In particular, Pippin suggests that, in The Searchers,“there is a direct confrontation with the fact that the origin of the territorial U.S. rested on a virulent racism and genocidal war against aboriginal peoples, a war that would not have been possible and perhaps would not have been won without the racist hatred of characters like the John Wayne character” (227).
For Slotkin, meanwhile, The Searchers “explores the myth of ‘savage war,’ and the racism that informs and energizes that myth, at a level of sophistication no previous fiction film had achieved” (461). In particular, what is special about The Searchers is that it not only draws upon this myth but interrogates it and the ideological structures that underlie it, demonstrating how the racism of those structures produces unreasonable and damaging cycles of violence. Moreover, Slotkin also points out that The Searchers was made at the height of the Cold War and that its particular version of the savage war myth is crucially informed by the logic of the Cold War, indicating still another dimension to this complex film.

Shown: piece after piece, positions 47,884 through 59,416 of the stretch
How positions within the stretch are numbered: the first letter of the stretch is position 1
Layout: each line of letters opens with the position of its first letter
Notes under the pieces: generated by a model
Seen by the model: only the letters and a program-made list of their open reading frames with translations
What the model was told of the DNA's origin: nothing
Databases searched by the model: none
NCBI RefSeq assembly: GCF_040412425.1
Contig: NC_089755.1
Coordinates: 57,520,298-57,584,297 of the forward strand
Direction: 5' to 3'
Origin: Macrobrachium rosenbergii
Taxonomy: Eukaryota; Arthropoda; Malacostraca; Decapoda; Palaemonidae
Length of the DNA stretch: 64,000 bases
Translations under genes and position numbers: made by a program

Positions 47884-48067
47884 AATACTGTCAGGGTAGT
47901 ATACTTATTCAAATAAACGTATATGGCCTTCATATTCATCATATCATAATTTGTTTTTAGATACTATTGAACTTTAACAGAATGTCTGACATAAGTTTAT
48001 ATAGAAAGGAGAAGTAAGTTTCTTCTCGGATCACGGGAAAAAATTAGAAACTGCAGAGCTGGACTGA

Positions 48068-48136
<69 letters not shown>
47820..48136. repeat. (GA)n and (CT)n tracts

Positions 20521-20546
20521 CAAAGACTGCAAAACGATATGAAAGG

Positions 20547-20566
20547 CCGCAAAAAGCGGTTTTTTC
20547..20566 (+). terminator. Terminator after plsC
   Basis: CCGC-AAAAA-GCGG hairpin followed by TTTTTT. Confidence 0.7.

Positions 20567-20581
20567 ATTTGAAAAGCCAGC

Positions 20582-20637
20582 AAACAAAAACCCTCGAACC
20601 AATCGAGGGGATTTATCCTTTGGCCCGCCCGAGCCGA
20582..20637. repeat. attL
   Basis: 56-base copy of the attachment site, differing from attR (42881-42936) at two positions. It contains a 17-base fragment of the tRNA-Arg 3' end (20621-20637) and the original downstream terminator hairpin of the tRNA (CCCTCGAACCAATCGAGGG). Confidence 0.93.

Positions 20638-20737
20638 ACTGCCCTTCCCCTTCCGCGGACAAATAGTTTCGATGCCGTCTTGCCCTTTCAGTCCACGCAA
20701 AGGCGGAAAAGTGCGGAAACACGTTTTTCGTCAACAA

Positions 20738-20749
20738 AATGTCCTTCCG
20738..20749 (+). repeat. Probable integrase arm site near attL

The opening credits of The Searchers begin as dramatic music—with native American intonations—plays in the background. After the title of the film itself (which is displayed after the name of Wayne, indicating his major star status), the music suddenly switches to cowboy-style music, as the classic Western group Sons of the Pioneers sings the title song composed just for the film by Max Steiner. The opening titles sequence thus already establishes the classic “cowboys and Indians” structure that informs the film, ending with on-screen text that establishes the setting as “Texas 1868.” Then the film itself begins with a very famous shot from the darkened interior of the stone homestead cabin of the Edwards family. Martha Edwards (Dorothy Jordan) opens the door of the cabin, and the shot through the doorway reveals the bright Western exterior, with Mrs. Edwards silhouetted in the doorway. She walks out onto the porch, and the camera follows her, giving us a look at her panoramic view of the classic Western landscape, a semi-arid prairie punctuated by dramatic rocky buttes. And it is a classic landscape indeed: though the film is set in Texas, these shots (and most of the other landscape shots) were shot in Monument Valley, Utah/Arizona, which Ford’s other films (and the films of others who followed him) had already established as the most iconic of all Western settings. In the distance, we see a man riding toward the Edwards homestead. That man will turn out to be Ethan Edwards, played by Wayne, the most iconic of all Western actors, here playing his most iconic role.